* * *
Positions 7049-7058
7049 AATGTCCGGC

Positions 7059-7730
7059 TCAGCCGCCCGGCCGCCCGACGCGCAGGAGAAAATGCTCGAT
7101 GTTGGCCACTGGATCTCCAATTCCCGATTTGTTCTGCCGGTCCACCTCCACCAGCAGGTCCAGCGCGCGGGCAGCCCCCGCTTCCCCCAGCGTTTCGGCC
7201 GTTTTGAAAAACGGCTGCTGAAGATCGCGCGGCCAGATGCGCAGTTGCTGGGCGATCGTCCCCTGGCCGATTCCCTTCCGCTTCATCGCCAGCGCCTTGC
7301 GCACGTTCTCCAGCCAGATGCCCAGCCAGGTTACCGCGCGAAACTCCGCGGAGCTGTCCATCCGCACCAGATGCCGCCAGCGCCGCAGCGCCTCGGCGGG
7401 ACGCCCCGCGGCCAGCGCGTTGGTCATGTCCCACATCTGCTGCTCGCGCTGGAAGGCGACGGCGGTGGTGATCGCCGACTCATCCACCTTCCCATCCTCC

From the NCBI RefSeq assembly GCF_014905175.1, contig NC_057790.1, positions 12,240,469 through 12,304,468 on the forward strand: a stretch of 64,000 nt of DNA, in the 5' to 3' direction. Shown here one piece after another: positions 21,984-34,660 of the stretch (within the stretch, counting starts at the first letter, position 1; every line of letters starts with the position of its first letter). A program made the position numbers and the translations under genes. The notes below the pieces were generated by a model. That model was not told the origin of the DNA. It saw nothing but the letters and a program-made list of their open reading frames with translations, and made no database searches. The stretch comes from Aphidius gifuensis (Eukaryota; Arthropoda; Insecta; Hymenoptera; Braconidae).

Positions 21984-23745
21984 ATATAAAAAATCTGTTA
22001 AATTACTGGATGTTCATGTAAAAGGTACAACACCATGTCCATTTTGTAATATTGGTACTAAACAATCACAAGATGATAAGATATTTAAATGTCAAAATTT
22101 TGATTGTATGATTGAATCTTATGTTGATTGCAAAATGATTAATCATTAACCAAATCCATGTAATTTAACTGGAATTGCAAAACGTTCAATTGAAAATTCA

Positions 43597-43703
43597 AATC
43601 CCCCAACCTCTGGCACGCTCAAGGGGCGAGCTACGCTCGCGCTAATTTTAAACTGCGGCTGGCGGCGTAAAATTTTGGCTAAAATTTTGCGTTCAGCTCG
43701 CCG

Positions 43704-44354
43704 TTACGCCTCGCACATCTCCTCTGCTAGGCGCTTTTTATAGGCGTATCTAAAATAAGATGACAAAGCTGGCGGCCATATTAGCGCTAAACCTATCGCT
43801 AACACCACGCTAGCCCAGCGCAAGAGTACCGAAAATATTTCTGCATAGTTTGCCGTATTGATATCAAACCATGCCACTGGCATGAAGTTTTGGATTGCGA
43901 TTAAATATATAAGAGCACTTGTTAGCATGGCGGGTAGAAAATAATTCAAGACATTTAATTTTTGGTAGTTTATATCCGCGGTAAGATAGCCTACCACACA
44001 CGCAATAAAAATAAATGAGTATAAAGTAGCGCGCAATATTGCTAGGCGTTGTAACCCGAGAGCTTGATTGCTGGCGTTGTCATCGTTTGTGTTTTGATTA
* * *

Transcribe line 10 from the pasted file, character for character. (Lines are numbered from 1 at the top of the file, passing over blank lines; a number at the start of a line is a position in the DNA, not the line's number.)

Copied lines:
Positions 21984-23745